The tenth U.S. recession since World War II is starting to leave its mark. But despite some horrendous-looking data of late, especially from the labor markets, there is still every reason to believe that the downturn will be mild by historical standards.
Certainly, timely and aggressive policy moves will cushion the downturn, but they are only part of the story. Businesses had made extensive adjustments to the slowdown in demand prior to the events of September 11. Much of the heavy lifting had already been done, helping to make the economy less vulnerable to the shock. The Commerce Dept. reported that third-quarter real gross domestic product declined at a mere 0.4% annual rate. Had the terrorist attacks not occurred, growth would have been well into positive territory, and analysts would now be focused on recovery, not recession.
Technology and globalization also have given the economy some potent shock absorbers. First, more efficient inventory-management systems have already drastically reduced excess stockpiles. The $50.4 billion rate of liquidation in the third quarter was even faster than it was in the second quarter, making the total liquidation of the past three quarters the largest in postwar history (chart). In coming quarters, a slower pace of liquidation will add to economic growth. And because tighter security has slowed distribution this quarter, many businesses are laying in precautionary supplies in excess of what they would normally hold.
Moreover, imports are now so much larger than exports that a falloff in U.S. demand will actually narrow the trade deficit. Last quarter's GDP numbers show that exports dropped by a sharp 16.6%, but imports plunged 15.2%, resulting in a narrower trade gap that added to the quarter's GDP growth. Tighter border security is sure to slow import growth even more in coming months, although lower imports will worsen downturns in economies around the world.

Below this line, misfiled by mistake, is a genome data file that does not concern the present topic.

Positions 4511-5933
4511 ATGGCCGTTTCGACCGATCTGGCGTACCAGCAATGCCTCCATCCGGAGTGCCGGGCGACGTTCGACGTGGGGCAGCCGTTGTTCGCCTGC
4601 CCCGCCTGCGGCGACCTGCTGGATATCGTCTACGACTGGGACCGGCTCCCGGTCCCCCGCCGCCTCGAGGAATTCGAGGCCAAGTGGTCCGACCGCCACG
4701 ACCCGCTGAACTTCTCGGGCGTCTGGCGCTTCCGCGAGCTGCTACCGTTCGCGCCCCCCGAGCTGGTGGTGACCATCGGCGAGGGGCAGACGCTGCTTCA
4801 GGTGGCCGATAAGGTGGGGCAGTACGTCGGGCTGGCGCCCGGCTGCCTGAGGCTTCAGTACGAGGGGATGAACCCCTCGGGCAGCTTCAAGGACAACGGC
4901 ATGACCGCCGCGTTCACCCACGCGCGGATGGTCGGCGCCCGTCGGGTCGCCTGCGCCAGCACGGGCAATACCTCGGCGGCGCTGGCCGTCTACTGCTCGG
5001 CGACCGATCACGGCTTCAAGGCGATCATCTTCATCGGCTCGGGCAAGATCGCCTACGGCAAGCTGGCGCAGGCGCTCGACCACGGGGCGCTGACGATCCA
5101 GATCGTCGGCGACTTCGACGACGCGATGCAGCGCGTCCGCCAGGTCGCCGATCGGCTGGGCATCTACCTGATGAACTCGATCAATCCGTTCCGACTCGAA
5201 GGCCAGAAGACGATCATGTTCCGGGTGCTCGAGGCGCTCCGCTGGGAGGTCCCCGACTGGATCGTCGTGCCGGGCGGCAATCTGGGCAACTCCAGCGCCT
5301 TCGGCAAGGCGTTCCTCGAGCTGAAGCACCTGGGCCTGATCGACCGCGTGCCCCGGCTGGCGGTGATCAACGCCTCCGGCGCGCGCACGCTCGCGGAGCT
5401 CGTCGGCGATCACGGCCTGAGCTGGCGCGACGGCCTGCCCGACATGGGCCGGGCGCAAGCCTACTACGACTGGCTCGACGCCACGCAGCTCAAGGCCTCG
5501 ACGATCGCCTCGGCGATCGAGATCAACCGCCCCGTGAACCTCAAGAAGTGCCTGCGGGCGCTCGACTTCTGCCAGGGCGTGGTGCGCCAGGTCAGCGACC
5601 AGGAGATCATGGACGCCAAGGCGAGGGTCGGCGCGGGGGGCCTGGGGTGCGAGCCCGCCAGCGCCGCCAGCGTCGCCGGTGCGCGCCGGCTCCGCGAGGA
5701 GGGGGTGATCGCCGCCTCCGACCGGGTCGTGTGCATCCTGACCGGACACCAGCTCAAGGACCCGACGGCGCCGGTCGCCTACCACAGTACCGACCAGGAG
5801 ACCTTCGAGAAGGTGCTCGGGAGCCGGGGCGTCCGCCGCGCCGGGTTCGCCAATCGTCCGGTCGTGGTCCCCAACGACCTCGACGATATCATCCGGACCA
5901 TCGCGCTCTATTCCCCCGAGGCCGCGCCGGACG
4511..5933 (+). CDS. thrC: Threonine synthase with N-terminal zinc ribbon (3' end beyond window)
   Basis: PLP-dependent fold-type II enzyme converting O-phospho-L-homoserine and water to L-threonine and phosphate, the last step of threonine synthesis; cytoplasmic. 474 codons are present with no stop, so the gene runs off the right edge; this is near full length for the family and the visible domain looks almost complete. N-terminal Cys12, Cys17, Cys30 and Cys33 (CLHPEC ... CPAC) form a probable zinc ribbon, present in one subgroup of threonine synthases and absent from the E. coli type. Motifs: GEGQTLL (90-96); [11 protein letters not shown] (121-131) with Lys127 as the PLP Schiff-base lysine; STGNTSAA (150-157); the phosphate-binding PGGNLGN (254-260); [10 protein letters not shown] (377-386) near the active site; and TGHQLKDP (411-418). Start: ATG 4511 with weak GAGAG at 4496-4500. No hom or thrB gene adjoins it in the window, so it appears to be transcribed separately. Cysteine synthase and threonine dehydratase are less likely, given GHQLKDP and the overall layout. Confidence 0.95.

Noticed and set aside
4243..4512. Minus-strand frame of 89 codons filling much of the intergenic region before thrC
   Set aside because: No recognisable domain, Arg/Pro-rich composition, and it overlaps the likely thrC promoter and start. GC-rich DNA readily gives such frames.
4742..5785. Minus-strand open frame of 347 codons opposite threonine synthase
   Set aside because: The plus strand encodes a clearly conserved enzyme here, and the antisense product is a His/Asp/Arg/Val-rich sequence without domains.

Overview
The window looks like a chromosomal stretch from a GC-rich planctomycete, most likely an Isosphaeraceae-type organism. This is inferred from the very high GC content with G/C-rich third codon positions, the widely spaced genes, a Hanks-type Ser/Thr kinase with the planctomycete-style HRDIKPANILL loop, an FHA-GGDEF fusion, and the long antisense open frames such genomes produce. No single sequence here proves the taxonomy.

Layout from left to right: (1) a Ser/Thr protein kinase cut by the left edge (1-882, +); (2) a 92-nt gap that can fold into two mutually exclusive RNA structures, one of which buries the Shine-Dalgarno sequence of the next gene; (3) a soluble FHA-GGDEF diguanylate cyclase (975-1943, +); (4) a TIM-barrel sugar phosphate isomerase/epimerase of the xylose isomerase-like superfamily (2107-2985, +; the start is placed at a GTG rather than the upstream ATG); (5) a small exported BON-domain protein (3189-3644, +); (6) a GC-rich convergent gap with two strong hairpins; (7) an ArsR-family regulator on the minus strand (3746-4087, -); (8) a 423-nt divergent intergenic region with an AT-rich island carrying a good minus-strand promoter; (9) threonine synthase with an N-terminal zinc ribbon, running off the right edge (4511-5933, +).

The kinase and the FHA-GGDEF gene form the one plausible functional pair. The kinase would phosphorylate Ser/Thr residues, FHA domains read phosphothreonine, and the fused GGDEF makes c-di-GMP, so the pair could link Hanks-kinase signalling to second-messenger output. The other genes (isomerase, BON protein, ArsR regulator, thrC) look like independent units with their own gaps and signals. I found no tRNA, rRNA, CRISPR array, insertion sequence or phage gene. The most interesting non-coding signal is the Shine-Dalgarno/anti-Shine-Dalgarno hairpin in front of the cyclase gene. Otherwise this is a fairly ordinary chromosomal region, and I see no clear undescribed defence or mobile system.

FOR NOW, THE RECESSION looks anything but mild, and fourth-quarter real GDP is set to fall at a faster rate than it did in the third. The economic data coming in are some of the first post-September 11 readings, and they reflect the initial shock effects on consumer and business activity. The numbers prove that households and companies did exactly as expected when a crisis hits: They froze. Retail buying and factory orders for new equipment fell off a cliff. Consequently, profits plummeted, and job losses soared. The flurry of bleak news is why economists expect the Federal Reserve to cut interest rates for the tenth time this year when policymakers meet on Nov. 6.
However, the true weakness in the economy is not as bad as these alarming September and October data suggest. Businesses are rattled right now, but as they get a better handle on current and future demand, their ordering and hiring rates will come out of the deep freeze.
Prior to September 11, companies had made enormous progress toward cutting their labor costs and maintaining productivity gains. Employment costs for the year ended in September were up 3.9%, lower than their 4.7% pace of a year earlier. Moreover, the GDP data suggest that productivity in the third quarter posted a solid advance, because businesses cut hours worked much more rapidly than output fell.